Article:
If You Want to Gain the Trust of ESG-Minded Consumers, Purpose-Driven Transparency Is Key

By Tom Bloch, SVP, Strategy, Hill Holliday

Today’s consumers care more about a brand’s efforts surrounding sustainability, gender equality, labor practices, and other environmental, social, and governance (ESG) efforts — but in turn, they’re more savvy and skeptical of those efforts than ever before. We’ve all been immersed in negative reporting about corporate misdeeds and greenwashing, and even the most well-intentioned efforts can backfire if they don’t hold up the deeper scrutiny.

So how can brands navigate a world where consumers want to see real investment in ESG efforts, but are also unlikely to take corporations’ sustainability claims at face value?

Why ESG Efforts Matter

Embracing sustainability as an organization isn’t easy. Achieving sustainability-oriented certifications and implementing greener practices can be costly, but consumers are increasingly demanding it, with 78% saying a sustainable lifestyle is important to them.

If your organization is seeking to communicate those efforts to its audience, it must do so thoughtfully and with great respect for what actually matters to the sustainability-minded audience.

But covering a product in certifications and parroting “green” buzzwords and imagery will only take you so far. People who care about sustainability want a level-headed, clear-eyed look into what your brand is doing to make the world a better place — and they can smell false narratives from a mile away, especially in sectors that are traditionally unsustainable like the energy industry. In fact, over half of consumers globally (55%) are skeptical of sustainability claims from brands.

When it comes to ESG, though, today’s consumers are also sophisticated enough to understand that it’s sometimes unrealistic to have sustainability and other efforts that solve giant global problems or completely forgo a brand’s profits. But they still expect to see brands being ambitious, creative, and thoughtful when it comes to implementation. To trust their word on sustainability-related efforts, for instance, they want to see that the brand is authentic in how it hires internally to achieve goals and the ways it is contributing to tackling climate-related initiatives and issues. Consumers have access to more information than ever, and will notice if a brand isn’t actually taking tangible steps to implement change.

Transparency Is Key

The next step can be a scary one for brands: complete honesty.

Consumers need to believe that a brand is being honest rather than greenwashing, especially as it becomes more common to call brands out for inauthenticity. No brand is perfect, and the best ones see their efforts as a work in progress, honestly saying, “Yes, we’re doing what we can in an imperfect world.” There’s a bravery that’s required with this type of honesty — but for consumers, it’s arresting and attention grabbing to see a brand give a no-BS account of its sustainability endeavors. It makes them stand out from the buzzword-laden, green-leaf plastered sustainability ads we’re used to seeing.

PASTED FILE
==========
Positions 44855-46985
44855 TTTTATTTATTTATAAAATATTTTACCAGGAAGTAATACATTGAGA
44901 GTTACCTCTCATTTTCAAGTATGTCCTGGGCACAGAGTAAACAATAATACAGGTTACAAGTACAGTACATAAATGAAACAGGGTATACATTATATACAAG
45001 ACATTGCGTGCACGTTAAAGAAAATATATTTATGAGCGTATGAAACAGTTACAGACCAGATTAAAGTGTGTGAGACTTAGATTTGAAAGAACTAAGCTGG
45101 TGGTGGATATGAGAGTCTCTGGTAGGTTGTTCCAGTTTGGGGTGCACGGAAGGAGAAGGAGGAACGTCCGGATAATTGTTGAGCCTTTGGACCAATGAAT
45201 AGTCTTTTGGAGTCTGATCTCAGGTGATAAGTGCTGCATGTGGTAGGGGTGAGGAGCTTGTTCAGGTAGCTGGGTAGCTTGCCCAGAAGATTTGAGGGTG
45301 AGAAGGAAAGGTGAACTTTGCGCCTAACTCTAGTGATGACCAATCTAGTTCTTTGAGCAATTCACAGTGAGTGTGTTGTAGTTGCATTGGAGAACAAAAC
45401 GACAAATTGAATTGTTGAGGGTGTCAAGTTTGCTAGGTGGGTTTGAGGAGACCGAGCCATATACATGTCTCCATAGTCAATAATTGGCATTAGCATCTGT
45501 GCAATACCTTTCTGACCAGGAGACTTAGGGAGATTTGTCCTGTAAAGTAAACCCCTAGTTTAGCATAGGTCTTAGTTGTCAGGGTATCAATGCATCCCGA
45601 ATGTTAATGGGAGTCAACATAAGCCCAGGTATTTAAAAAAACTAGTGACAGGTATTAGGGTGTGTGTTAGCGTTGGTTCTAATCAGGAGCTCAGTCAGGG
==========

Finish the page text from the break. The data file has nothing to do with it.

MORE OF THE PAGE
Of course, being transparent should only be done if a brand has a corporate story worth telling. In other words, you need to walk the walk before you talk the talk. Fake transparency is the worst possible option. Take Innocent Drinks’ “Little Drinks, Big Dreams” campaign, which was widely called out by advocacy groups for greenwashing, as it was perceived as being used by the brand’s parent company Coca-Cola to greenwash their activities related to plastic waste; ultimately, the campaign was banned in the U.K.

In short, brands stand out by taking a transparent approach. Take Volkswagen’s pivot to electric vehicles after its headline-grabbing scandal of 2015, when a half-million diesel Volkswagen models were cited for emissions violations. The brand didn’t shy away from acknowledging the issues, worked hard to show consumers the efforts it was making, and ultimately created a powerful marketing campaign that effectively repositioned the brand as a climate leader.

Patagonia has also grabbed positive attention through radical honesty. During COP26, for example, the company announced that it no longer wants to call itself a “sustainable brand” until it reduces emissions throughout its supply chain and also highlighted the steps it’s taking to do so, even when it may hurt the company’s bottom line. More recently, the brand also vowed not to block unionizing efforts, a move that stood in stark contrast to nearly every other company’s stance on unionization, especially those in the retail space.

Tie It Back to Brand Purpose

So, where does a brand begin? A brand’s distinct purpose should dictate what sustainability initiatives are pursued and how those stories are told. When you see a tech company that might be better suited to speak to gender equity topics working hard to tell a carbon neutrality story, for example, it can ring hollow.

Instead, reflect on  your brand’s purpose and let it authentically inspire what sustainability efforts and marketing your brand should pursue. And if you don’t have a mission that inspires that kind of thinking, it may be worth reconsidering your brand’s purpose and identifying the kind of inspiring mission that will serve as a north star.

When a brand makes a misstep in its ESG efforts, consumers will know immediately — and they won’t forget it easily. It’s about telling a meaningful story that’s closely linked to a brand’s purpose and specific audience. If that’s done properly, authentically, and transparently, then that brand will become an icon in the space, seeing long-term relevance, revenue, and, in turn, loyalty.

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